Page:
Voltage supply of a stepper motor control

Thread Starter

tommino

Joined Aug 31, 2023
2
Hi all,

I am trying to use an embedded controller on a 2 phase stepper motor with the followong specs
Basic Step Angle1.8°
Rated Current1.2A / Phase
Voltage4VDC
Winding Resistance3.3Ω / Phase
Mass: Motor0.35kg
The controller can implement position and current control
However my question is about the voltage supply of the controller which as far as i know should be the voltage supply of the H-bridges: can you tell me what happens if I use a voltage supply of 24V with a motor like this?
Will the current controller become impossible to implement since the nominal voltage of the motor should 4V?
 

MaxHeadRoom

Joined Jul 18, 2013
28,513
What is the H-bridge semi you are using?
Normally you use a translator IC between the H-bridge unit and whatever is used to for position control.
The typical one is L297 IC, this allows the max current to be monitored for the motor and cap it off at this limit, in a continuous fashion.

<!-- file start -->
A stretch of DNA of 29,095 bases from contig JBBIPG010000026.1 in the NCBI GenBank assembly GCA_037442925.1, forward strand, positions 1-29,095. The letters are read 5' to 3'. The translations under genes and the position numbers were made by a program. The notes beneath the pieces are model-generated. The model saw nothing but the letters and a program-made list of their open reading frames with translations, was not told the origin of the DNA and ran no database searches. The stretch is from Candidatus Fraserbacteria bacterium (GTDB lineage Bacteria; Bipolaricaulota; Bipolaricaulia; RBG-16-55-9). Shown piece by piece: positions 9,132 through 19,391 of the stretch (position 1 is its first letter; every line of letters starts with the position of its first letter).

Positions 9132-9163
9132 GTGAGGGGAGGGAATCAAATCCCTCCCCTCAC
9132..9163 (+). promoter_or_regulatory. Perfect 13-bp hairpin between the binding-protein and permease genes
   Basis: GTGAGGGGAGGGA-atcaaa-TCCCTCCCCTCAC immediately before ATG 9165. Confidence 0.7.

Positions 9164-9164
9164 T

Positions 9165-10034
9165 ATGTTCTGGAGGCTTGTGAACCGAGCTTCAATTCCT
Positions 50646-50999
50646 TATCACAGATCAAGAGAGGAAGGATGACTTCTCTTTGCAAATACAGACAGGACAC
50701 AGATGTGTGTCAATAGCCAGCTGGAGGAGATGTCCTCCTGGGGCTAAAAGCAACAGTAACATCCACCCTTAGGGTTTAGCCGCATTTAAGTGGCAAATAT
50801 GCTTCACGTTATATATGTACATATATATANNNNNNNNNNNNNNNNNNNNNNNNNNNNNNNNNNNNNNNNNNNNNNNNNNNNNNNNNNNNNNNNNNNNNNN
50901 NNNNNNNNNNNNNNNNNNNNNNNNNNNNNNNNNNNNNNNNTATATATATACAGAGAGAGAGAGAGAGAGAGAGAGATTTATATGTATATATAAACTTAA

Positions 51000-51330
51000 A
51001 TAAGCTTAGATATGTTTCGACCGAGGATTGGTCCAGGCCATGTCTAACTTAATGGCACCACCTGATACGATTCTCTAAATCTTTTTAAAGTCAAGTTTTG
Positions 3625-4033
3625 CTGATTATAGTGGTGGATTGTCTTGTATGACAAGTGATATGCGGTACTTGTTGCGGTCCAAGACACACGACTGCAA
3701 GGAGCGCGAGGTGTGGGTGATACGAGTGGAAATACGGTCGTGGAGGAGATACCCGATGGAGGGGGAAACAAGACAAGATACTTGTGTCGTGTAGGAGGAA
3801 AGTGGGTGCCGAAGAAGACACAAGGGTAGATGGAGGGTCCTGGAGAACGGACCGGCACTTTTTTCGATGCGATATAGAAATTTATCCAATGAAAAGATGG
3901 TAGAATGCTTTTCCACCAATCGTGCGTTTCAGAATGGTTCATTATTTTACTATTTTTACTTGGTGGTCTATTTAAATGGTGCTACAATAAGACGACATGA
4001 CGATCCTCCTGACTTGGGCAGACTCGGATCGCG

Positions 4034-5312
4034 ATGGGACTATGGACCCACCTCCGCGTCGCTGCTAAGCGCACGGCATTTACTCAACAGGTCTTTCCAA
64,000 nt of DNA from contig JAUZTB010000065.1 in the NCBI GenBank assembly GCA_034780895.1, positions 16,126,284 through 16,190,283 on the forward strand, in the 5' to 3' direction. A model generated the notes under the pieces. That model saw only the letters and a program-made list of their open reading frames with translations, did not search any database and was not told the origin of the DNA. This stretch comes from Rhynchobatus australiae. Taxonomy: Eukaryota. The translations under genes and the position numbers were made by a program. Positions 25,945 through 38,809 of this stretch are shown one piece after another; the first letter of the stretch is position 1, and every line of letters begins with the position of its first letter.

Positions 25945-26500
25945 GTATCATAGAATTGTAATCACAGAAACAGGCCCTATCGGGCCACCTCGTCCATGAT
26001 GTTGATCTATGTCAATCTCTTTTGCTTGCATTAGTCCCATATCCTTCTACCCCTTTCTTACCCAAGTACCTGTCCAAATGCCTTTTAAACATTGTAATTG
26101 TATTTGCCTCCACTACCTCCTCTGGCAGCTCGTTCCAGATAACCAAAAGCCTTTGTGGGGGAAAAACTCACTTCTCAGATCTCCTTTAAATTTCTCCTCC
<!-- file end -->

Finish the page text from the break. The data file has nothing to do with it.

Vref sets the voltage measured at the neg (GND) end of the H-bridge FWD/REV devices.
See:
https://320volt.com/en/l297-l298-ile-step-motor-surucu-devresi/#google_vignette


1697224003020.png
 
Last edited:

Thread Starter

tommino

Joined Aug 31, 2023
2

MaxHeadRoom

Joined Jul 18, 2013
28,513
If it is an intelligent drive, then it should have means of setting a max current level for Steppers?
However I could not see anything on it in the manual?
Steppers should be operated at their max (rated) current in a constant fashion throughout the RPM range.
 
Last edited:

BobTPH

Joined Jun 5, 2013
8,664
The specs of steppers is very misleading. The 4V is the voltage needed to attain the desired current when the stepper is stopped. The faster you want to run it, the more voltage you need. This is because the coils are inductors. When you apply a voltage to the coil the current starts rising at a rate of:

dI/dt = V / L

For maximum torque you need the current to rise to the max in a fraction of the time of one step. Stepper controllers do this, then use PWM to keep the current there.
 
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